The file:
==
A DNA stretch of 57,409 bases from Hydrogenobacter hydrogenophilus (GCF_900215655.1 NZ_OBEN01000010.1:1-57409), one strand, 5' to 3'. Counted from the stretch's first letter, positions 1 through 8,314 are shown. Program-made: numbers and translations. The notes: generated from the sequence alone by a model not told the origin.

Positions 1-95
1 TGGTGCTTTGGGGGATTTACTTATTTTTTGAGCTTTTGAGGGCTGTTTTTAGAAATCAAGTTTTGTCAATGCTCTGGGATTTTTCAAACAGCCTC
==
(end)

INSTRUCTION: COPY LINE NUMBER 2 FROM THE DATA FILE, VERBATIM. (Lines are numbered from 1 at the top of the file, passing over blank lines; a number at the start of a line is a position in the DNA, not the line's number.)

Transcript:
Positions 1-95